In the last half-century, people’s lifestyles have changed dramatically. Life expectancy has risen almost everywhere, but this has been accompanied by an increase of so-called non-communicable diseases (NCDs) – such as cardiovascular diseases, cancer, respiratory diseases, and diabetes – causing more and more deaths in all corners of the world.
She is just 14, but Janida avoids eye contact with others, preferring to look down at the ground and nodding her head if someone tries to engage her in conversation.
How can we provide healthy food for everyone, without threatening the survival of our planet? This is the fundamental issue at the centre of Expo 2015 – which has ‘Feeding the Planet, Energy for Life’ as its central theme – and a huge challenge for cities.
Tatenda Chivata, a 16-year old from Zimbabwe’s Mutoko rural district, was suspended from school for an entire three-month academic term after he was found with a used condom stashed in his schoolbag.
In November last year, India’s power minister Piyush Goyal announced that he plans to double coal production
in India by the end of this decade and, in an effort to enhance production, the Indian government has started a process of auctioning coal blocks.
Rural women make major contributions to rural economies by producing and processing food, feeding and caring for families, generating income and contributing to the overall well-being of their households – but, in many countries, they face discrimination in access to agricultural assets, education, healthcare and employment, among others, preventing them from fully enjoying their basic rights.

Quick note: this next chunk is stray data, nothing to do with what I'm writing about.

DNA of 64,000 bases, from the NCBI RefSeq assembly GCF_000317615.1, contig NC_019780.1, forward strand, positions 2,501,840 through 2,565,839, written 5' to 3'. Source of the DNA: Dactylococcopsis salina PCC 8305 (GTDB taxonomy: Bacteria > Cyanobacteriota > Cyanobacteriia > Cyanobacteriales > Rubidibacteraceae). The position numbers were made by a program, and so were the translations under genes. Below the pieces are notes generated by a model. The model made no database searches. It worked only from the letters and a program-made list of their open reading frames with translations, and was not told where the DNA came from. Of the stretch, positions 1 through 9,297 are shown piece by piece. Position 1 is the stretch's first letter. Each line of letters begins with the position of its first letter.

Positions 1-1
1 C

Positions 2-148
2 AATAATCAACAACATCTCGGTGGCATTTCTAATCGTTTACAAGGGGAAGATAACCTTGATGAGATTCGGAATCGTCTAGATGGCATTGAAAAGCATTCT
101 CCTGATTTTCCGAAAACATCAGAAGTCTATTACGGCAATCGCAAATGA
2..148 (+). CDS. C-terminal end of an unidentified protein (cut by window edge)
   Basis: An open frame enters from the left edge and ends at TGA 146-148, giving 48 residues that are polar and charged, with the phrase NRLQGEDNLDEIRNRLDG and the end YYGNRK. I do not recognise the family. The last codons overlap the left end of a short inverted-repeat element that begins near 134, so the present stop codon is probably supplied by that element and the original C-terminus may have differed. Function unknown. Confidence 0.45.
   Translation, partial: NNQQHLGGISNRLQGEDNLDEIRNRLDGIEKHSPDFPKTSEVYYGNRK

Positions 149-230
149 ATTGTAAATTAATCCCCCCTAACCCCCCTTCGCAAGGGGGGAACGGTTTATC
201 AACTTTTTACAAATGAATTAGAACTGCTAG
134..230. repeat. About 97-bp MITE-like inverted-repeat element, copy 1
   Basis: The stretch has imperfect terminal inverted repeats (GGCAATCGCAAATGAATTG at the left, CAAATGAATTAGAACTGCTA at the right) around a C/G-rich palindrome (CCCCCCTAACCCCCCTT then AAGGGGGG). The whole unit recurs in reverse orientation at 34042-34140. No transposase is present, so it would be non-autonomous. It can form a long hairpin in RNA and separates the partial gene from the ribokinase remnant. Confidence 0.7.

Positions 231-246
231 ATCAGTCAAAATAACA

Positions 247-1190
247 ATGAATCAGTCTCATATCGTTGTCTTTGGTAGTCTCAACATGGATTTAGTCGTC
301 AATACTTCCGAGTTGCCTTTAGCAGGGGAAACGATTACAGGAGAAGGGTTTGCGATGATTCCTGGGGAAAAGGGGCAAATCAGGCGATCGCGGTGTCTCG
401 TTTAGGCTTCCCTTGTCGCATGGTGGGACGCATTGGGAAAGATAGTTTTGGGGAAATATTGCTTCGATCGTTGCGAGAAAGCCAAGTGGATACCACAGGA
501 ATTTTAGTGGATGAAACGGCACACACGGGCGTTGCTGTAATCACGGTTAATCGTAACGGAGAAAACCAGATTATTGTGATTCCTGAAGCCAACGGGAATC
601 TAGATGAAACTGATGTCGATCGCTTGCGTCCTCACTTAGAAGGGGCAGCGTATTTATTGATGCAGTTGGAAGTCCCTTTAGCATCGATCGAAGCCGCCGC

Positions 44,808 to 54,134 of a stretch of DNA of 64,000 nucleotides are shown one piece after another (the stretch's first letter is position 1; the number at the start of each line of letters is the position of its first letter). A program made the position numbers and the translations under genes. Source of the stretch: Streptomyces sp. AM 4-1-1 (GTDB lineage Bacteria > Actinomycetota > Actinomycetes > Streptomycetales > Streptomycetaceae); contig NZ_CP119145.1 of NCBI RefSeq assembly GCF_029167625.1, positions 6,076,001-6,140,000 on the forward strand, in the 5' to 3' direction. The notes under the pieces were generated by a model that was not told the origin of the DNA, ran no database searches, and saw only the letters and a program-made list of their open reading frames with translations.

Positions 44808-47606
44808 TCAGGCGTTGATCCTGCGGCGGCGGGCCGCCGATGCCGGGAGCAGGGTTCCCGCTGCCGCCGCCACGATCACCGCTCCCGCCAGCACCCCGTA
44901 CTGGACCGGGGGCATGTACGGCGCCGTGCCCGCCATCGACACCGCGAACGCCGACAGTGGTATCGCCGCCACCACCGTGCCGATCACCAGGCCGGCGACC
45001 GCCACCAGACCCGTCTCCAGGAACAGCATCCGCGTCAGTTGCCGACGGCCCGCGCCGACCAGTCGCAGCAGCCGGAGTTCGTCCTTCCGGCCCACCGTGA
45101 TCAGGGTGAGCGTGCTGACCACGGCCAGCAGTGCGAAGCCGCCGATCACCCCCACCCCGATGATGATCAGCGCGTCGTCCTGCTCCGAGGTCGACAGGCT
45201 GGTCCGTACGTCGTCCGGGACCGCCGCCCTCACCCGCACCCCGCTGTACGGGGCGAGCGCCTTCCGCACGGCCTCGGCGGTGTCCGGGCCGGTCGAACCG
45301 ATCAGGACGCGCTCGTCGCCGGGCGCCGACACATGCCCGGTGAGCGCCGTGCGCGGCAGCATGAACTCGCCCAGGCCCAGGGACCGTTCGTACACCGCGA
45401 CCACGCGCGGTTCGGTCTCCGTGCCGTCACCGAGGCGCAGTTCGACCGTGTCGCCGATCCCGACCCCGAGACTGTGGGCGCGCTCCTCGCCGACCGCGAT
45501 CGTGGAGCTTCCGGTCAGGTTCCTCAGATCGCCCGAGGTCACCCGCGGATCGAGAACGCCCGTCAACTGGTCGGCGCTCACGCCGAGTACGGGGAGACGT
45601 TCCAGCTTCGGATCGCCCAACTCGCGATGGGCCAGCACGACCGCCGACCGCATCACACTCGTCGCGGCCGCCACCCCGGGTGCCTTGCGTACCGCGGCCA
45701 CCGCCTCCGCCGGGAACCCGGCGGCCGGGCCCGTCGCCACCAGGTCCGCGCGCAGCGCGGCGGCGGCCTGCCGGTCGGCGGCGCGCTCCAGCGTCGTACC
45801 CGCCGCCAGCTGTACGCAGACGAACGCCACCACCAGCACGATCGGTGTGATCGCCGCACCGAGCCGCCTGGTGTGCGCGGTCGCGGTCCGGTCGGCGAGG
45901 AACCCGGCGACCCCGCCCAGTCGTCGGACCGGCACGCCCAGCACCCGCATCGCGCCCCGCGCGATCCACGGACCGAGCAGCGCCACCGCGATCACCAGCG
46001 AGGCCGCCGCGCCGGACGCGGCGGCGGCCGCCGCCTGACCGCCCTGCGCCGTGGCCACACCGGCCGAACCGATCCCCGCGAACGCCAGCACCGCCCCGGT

will mark the 10th anniversary of the World Health Organisation Framework Convention on Tobacco Control (FCTC), the first global public health treaty.
Hidden by the struggles to defeat Ebola, malaria and drug-resistant tuberculosis, a silent killer has been moving across the African continent, superseding infections of HIV and AIDS.
With international organisations warning that East Ukraine is on the brink of a humanitarian catastrophe as its health system collapses, marginalised groups are among those facing the greatest struggle to access even basic health care in the war-torn region.
The vast international and national media impact of the Second International Conference on Nutrition (ICN2), held in Rome from Nov. 19 to 21, demonstrated the growing interest that nutritional problems are arousing worldwide, primarily because the media themselves are increasingly reporting issues related to poverty and exclusion.
Not only do 805 million people go to bed hungry every day, with one-third of global food production (1.3 billion tons each year) being wasted, there is another scenario that reflects the nutrition paradox even more starkly: two billion people are affected by micronutrients deficiencies while 500 million individuals suffer from obesity.
The number of hungry people in the world has declined by over 100 million in the last decade and over 200 million since 1990-92, but 805 million people around the world still go hungry every day, according to the latest UN estimates.
Chisha Mutale reports from Lusaka that substantial progress has been made against the transmission of HIV from mother to child by the the Zambian government and its cooperating partners.
Food security is often thought of as a question of diversifying supply and being able to move food through areas plagued by local scarcity, relying on the global economic system – including trade and transport – as the basis for operations.
Adikali Kamara is a 36-year-old student nurse working in the government hospital in Kenema, a sprawling town on the fringe of the Sierra Leone’s Gola tropical rain forest.